tax     Total tax
Exceeding   Equalling   (percent)           
(Thousands of dollars)                      

      0              5      4          $ 200
      5             10      6            500
     10             20      8          1,300
     20             30     10          2,300
     30             40     12          3,500
     40             50     14          4,900
     50             60     16          6,500
     60             70     18          8,300
     70             80     20         10,300
     80             90     22         12,500
     90            100     24         14,900
    100            150     27         28,400
    150            200     31         43,900
    200            250     36         61,900
    250            300     42         82,900
    300            400     47        129,900
    400            500     51        180,900
    500            750     54        315,900
    750          1,000     56        455,900
  1,000          3,000     57      1,595,900
  3,000          6,000     58      3,335,900
  6,000         10,000     59      5,695,900
 10,000 up                 60               

The proposed estate tax rate scale beginning at the level of approximately $40,000 of not estate is substantially more severe *** either our present law or the British law but the British tax all not estates if they are in excess of 1100 without allowing any specific exemption whereas under the proposal net estates under $25,000 would not be taxed at all and those between $25,000 and $40,000 would be taxed at lower rates than in Great Britain. The proposal assumes that both in Great Britain and the United States the estates over $40,000 are not adequately taxed in comparison with the high income taxes and considering the revenue requirements of the Government.

The effective estate tax rates,

     (a)  under the present United States law;

     (b)  under the British law;

     (c)  under the present United States law modified by
          substituting for the specific exemption a credit against
          the tax equal to the tax on the first $25,000 of net
          estate; and

     (d)  under proposed rates and tax credit on $25,000.

are shown in the following table and chart:

Effective estate tax rates under (1) present United States law, (2) British law, (3) present United States law combined with a tax credit on $25,000 substituted for the specific exemption, (4) proposed rates combined with a tax credit on $25,000 substituted for the specific exemption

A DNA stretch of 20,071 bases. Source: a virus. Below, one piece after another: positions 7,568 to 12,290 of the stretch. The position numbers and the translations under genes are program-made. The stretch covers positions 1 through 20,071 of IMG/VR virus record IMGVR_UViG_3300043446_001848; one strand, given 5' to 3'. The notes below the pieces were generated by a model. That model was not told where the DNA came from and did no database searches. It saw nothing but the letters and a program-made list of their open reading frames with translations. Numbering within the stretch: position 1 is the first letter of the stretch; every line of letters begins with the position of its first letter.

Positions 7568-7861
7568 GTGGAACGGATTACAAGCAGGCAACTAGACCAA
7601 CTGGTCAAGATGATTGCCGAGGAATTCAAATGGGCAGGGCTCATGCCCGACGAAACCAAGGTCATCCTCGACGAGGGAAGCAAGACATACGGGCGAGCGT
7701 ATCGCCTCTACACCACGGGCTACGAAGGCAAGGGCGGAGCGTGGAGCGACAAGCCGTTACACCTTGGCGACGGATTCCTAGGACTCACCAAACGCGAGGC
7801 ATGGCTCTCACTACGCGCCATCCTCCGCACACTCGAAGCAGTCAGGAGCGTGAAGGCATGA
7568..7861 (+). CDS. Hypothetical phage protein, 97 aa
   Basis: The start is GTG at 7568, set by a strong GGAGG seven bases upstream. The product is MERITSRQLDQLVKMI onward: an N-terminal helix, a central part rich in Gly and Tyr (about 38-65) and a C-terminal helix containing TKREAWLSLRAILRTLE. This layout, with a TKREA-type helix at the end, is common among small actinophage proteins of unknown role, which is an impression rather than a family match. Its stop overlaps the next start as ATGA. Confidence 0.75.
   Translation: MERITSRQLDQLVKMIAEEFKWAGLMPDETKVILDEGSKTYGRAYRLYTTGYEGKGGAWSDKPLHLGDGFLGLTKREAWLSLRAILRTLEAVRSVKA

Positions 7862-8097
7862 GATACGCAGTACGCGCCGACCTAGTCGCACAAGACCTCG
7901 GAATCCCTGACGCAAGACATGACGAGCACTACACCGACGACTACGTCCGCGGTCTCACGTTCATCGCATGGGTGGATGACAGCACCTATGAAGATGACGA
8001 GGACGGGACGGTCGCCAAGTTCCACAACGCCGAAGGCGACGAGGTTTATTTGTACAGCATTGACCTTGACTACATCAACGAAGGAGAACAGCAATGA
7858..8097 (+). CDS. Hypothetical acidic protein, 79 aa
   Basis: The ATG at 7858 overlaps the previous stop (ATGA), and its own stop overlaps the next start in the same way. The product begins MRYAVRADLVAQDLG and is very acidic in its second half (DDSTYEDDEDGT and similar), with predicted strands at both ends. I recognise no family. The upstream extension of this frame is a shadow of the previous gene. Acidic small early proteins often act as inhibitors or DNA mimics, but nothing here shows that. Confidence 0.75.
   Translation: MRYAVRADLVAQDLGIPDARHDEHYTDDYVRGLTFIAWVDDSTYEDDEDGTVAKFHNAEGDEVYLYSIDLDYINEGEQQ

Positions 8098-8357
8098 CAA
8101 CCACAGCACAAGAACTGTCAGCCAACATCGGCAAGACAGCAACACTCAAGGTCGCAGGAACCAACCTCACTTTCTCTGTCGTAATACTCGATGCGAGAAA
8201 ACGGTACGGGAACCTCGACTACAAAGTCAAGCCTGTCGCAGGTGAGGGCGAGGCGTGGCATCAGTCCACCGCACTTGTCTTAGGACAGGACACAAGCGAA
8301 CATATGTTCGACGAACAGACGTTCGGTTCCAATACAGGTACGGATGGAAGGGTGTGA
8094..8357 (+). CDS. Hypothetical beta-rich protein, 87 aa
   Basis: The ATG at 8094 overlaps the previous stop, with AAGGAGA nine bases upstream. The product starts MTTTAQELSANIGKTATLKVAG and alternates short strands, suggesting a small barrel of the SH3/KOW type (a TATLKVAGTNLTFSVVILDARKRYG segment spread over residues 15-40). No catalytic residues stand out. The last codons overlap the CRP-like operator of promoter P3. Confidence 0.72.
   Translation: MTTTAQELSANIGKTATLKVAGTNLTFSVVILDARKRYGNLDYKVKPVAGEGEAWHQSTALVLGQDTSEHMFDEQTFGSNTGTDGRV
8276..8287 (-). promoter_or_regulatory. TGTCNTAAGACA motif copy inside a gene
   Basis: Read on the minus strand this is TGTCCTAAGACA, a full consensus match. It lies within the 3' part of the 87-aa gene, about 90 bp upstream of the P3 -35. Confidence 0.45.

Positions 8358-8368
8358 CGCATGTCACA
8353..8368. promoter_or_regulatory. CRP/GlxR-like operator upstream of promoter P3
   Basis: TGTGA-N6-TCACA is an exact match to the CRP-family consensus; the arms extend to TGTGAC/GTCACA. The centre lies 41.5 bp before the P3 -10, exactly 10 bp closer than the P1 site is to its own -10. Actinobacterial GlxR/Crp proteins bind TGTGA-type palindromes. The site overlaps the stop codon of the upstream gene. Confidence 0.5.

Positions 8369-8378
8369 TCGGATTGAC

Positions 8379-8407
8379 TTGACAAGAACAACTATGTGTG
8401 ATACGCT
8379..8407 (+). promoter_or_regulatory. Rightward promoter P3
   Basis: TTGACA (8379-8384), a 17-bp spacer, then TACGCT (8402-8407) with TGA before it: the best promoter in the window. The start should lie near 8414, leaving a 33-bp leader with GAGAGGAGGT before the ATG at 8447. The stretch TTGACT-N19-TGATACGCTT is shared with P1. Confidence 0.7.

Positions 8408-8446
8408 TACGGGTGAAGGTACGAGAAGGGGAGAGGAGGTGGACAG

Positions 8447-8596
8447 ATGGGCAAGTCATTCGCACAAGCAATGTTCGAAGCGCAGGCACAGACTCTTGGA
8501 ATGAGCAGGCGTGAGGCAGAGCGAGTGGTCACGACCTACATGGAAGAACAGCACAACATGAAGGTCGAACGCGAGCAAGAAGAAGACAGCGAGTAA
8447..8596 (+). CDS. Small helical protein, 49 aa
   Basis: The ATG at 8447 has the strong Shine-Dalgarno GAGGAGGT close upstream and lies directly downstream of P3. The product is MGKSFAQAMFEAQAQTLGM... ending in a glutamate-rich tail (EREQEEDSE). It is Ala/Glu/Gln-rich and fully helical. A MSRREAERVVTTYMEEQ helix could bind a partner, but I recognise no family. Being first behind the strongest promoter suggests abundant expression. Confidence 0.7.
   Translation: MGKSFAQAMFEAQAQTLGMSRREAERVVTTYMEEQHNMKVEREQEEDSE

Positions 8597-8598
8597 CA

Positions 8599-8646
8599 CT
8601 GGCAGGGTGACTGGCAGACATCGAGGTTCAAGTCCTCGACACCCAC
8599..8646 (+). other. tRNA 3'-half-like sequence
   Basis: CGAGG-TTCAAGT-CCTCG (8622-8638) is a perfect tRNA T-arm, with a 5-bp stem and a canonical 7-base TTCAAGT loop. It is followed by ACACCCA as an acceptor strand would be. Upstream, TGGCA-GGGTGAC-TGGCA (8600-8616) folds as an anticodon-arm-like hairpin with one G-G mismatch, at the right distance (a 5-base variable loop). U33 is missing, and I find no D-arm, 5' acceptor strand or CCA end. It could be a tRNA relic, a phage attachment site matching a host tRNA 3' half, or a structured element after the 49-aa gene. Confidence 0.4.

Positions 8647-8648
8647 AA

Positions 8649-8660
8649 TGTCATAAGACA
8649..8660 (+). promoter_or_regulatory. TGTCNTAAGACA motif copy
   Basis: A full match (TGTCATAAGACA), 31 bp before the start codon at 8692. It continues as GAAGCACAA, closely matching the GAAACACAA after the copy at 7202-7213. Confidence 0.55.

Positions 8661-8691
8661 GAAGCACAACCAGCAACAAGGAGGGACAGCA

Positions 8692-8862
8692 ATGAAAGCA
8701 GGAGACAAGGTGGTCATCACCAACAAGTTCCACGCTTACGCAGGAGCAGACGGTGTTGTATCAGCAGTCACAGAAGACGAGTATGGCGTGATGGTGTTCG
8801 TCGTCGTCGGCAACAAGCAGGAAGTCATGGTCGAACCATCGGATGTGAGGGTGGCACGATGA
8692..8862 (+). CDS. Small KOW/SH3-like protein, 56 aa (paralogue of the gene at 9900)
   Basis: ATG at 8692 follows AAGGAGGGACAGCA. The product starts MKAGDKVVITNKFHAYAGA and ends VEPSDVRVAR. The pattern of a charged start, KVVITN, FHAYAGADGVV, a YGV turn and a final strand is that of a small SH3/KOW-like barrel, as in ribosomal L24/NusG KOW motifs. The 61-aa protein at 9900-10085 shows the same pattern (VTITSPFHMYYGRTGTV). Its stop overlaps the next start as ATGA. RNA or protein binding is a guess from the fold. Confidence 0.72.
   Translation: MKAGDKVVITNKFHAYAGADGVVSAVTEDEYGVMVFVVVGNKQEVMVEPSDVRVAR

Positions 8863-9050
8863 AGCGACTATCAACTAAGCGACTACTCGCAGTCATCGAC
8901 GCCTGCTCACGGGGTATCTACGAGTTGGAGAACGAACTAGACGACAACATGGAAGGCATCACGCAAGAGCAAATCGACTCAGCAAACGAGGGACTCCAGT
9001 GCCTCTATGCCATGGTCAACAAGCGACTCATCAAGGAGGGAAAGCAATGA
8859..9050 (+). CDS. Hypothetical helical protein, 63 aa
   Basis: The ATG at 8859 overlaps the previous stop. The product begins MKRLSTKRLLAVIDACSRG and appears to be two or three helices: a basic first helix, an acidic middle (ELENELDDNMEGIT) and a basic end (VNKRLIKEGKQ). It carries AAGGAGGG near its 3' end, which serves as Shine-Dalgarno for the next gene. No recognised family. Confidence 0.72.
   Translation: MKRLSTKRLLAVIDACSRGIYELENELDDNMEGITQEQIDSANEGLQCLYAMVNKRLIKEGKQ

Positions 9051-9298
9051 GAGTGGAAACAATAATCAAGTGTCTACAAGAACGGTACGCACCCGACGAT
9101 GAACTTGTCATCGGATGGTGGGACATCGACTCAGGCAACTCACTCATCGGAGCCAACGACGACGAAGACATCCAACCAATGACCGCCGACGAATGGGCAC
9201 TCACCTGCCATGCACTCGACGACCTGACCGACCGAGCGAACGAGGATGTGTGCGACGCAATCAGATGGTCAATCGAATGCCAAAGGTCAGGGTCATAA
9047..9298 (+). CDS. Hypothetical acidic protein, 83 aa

United States   Proposed  
                               present law,   rates with 
                                 with tax     tax credit 
Net estate   United   British    credit on    on $25,000 
(Thousands   States   present     $25,000     substituted
of dollars)  present    law     substituted       for    
               law             for specific    specific  
                                 exemption     exemption 

        2        -       1           -             -     
        5        -       2           -             -     
       10        -       3           -             -     
       20        -       3           -             -     
       30        -       4          1.0           1.7    
       40        -       4          2.8           4.3    
       50       .4       4          4.2           6.2    
       70      1.7       6          6.4           9.3    
       80      2.5       7          7.4          10.6    
       90      3.3       7          8.1          11.9    
      100      4.2       8          8.7          13.1    
      150      7.5      10         11.5          17.7    
      200      9.9      12         12.9          21.1    
      300     12.9      16         15.2          27.0    
      400     14.7      18         16.4          32.0    
      500     16.1      19         17.7          35.8    
      600     17.2      20         18.6          38.9    
      700     18.3      22         19.7          41.0    
      800     19.3      24         20.5          42.8    
      900     20.2      24         21.4          44.2    
    1,000     21.1      24         22.2          45.4    
    1,250     23.2      26         24.1          47.7